3. Anonymous Coward
      Anonymous Coward

      Re: Benchmarks are important sometimes..

      I'm having to constantly push back at our MSP that we don't want to fully move everything to Azure. Its still cheaper on-prem. Getting sick of the pushing.

    4. A Non e-mouse Silver badge

      Re: Benchmarks are important sometimes..

      I've got a small niche piece of software that needs a full-fat MS-SQL server. I took a look at running the SQL in Azure as I didn't want to have to manage a MS-SQL server. I think the cost break-even of on-prem Vs Azure SQL was 13 months. No brainer.

    5. Anonymous Coward
      Anonymous Coward

      Re: Benchmarks are important sometimes..

      I've seen the same moving to a fully virtualised environment, especially with virtualised "general purpose" storage (being what the customer had wanted to pay for) causing variable read times for different blocks of data. You pay for convenience and sometimes it's worth the trade off.

  3. ChoHag Silver badge

    > "Microsoft's goal is to ensure that all Cloud PCs meet expected service level agreements and provide a consistent user experience across different configurations," he wrote.

    Microsoft's user experience has been consistent since their very first days over all of their devices. I have unshakable faith in their ability to carry on unchanged while their pundits to continue to bury their noses in the trough.

  4. trevorde Silver badge

    Fast as the slowest link

    Having to use a VM for dev in my current job. The justification was that the VM was located next to the data lake (data swamp), so data access would be a lot faster. What they didn't say was that the 2 cores of an 8 year old (yes, 8 *years old*) CPU allocated to my VM would struggle to run, well, virtually everything. It is literally half the machine I had in my previous job.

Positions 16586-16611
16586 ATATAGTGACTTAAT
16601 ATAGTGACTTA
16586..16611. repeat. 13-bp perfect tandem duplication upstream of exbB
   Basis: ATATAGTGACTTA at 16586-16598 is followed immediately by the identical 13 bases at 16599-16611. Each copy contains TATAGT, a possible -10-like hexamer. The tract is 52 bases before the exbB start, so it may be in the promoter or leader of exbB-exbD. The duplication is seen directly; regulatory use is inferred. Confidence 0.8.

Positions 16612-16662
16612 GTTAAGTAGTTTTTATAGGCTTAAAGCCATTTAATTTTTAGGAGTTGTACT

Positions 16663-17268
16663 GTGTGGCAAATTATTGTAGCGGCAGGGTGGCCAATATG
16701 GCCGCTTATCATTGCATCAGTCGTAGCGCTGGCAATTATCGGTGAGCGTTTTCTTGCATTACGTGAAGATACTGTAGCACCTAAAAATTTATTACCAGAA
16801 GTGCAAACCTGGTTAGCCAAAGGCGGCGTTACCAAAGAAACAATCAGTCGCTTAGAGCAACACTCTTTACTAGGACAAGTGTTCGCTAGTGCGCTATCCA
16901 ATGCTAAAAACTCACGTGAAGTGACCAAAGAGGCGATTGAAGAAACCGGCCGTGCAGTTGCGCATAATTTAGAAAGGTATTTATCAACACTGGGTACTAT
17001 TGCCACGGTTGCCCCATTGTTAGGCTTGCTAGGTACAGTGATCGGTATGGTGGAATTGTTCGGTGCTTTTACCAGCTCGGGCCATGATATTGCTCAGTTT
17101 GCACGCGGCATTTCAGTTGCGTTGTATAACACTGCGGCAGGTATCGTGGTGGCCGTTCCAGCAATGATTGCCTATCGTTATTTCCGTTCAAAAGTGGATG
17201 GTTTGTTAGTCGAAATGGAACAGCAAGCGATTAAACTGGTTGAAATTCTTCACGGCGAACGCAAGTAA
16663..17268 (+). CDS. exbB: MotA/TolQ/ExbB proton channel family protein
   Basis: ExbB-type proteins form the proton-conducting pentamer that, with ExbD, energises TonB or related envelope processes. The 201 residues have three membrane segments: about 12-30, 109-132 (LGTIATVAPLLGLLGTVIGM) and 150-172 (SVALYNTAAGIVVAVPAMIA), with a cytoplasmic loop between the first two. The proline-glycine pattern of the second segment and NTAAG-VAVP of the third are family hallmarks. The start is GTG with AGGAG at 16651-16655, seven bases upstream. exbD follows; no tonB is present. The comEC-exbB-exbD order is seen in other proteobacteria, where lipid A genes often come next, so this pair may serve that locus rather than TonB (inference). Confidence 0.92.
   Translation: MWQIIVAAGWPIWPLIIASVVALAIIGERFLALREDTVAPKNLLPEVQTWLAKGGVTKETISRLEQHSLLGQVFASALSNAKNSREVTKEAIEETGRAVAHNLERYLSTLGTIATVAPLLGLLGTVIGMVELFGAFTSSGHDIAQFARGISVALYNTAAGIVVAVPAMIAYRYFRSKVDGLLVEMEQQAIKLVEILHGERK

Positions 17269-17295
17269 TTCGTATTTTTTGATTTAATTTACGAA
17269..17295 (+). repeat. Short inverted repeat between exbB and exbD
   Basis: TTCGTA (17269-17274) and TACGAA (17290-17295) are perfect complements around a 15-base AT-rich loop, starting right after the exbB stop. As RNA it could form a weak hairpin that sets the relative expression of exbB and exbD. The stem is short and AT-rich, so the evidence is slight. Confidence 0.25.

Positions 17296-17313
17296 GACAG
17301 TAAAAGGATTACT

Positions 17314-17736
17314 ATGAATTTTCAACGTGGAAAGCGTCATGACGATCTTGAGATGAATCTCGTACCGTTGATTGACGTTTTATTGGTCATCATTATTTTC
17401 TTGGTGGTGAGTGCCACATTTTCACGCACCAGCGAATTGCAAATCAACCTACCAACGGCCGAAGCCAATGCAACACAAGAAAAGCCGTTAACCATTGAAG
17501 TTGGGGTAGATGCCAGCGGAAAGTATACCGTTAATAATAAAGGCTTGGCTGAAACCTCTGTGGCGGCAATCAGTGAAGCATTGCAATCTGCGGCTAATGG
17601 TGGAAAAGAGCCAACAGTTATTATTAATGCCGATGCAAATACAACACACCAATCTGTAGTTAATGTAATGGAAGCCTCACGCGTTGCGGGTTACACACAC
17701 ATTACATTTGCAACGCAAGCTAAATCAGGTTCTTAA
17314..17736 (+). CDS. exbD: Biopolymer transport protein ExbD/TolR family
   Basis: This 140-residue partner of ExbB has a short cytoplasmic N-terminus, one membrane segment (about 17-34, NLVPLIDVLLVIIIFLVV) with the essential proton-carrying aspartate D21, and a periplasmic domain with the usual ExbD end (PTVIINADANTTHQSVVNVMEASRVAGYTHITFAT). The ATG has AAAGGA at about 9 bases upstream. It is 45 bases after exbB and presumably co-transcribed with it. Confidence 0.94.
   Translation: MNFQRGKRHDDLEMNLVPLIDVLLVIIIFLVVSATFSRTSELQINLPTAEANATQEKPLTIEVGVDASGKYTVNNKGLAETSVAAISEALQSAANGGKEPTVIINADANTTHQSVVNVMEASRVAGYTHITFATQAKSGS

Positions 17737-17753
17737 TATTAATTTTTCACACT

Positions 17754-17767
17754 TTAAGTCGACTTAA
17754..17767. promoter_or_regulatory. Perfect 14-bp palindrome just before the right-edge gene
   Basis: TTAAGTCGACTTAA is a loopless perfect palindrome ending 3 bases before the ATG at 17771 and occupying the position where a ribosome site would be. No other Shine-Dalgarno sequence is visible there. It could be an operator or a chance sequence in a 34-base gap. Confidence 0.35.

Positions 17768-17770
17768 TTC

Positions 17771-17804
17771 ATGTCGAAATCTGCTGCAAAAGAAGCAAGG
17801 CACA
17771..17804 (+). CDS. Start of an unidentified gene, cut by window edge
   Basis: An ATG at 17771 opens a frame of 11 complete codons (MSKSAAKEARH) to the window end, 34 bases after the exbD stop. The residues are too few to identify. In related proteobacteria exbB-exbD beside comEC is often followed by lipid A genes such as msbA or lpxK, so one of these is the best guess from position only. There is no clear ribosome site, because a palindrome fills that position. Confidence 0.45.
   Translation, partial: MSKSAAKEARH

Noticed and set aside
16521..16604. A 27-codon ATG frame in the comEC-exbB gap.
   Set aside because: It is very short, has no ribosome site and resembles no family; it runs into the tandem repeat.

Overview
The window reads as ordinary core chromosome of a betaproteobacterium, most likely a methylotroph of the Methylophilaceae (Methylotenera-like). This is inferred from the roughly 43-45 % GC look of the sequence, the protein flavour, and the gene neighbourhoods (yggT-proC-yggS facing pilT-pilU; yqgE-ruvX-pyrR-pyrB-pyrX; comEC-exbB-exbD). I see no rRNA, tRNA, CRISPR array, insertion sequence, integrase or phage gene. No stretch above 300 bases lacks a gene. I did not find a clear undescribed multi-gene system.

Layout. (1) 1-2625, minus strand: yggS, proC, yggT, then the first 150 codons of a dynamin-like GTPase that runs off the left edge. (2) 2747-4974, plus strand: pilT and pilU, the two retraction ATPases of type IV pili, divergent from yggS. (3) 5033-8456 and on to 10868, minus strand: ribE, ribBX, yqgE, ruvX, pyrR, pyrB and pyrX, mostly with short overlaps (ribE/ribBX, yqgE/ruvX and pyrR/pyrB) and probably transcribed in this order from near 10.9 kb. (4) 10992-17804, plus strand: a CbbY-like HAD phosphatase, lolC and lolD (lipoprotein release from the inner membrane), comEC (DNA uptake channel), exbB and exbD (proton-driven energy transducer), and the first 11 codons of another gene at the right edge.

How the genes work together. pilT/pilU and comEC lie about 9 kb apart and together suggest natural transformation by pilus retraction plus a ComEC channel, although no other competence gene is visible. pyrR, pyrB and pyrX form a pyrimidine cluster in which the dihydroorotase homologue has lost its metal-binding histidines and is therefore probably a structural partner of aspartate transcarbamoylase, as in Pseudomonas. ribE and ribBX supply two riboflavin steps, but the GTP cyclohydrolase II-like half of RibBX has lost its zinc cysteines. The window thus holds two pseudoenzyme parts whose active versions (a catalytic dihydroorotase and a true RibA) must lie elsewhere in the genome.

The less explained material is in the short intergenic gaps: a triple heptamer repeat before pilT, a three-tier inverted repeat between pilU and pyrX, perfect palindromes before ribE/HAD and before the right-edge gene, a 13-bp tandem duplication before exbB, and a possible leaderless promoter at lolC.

1. Anonymous Coward
      Anonymous Coward

      Re: Fast as the slowest link

      'data lake' is a bad word: Typically it means cheapest possible hard drive subsystem at the end of one 1000 Mbps cat5e because that's the cheapest way to do it and "customers will never know."

      Then you get >30ms latency for *anything* and that murders the performance of any OLTP database. Even if the 'drives' themselves were SSDs.

      That's why cloud is OK only for low performance applications or needs totally overblown hardware to do anything fast,

      It is good if you have stand-alone web server and you need to add 6000 of them fast. But for permanent data storage it's really bad: Even if you can add 6000 database servers in a minute, it won't speed the disk subsystem an iota and all of those new servers just cost money, while waiting for the disks and idling.

  5. Potemkine! Silver badge

    "when you run the same test repeatedly under identical conditions, you get results that might not be an exact match each time."

    This is a wrong argument, unless the results varies up to 100%, something I doubt. Not getting _exactly_ the same result is not a problem if the variation stays in a limited boundary, let's say +/- 5%

    What is important is to have an order of magnitude to compare the systems. Claiming it is not interesting is dubious, if not just a pure marketing BS.

    1. Korev Silver badge

      If the cloud VDI VMs were significantly faster than a "traditional" setup then I'm pretty sure there'd be Apple-esque hubris all over the place

    2. doublelayer Silver badge

      Exactly, or even a variation with a predictable floor. For example, if you're sharing desktops on a big server, then you could theorize variation where you get more of the power of that server if your desktop happens to be the only one or one of few operating at a certain point. This would be a nice bonus during low-utilization times, and it would mean that benchmarks taken then wouldn't be reflected when a more typical load was using the resources. However, you'd still need some agreed lowest level of performance so you know what you're paying for. Microsoft's offering doesn't appear to have that.

      I'm also still not sure what the point of the desktops are when you're running them from a machine that's likely as powerful. Using cloud for more powerful servers or ones that need better connections to a lot of data makes sense. Using them for user desktops isn't efficient since you'll still be providing hardware to the users that could be doing the job. I don't think there will be much savings in downgrading the hardware to be a thin client.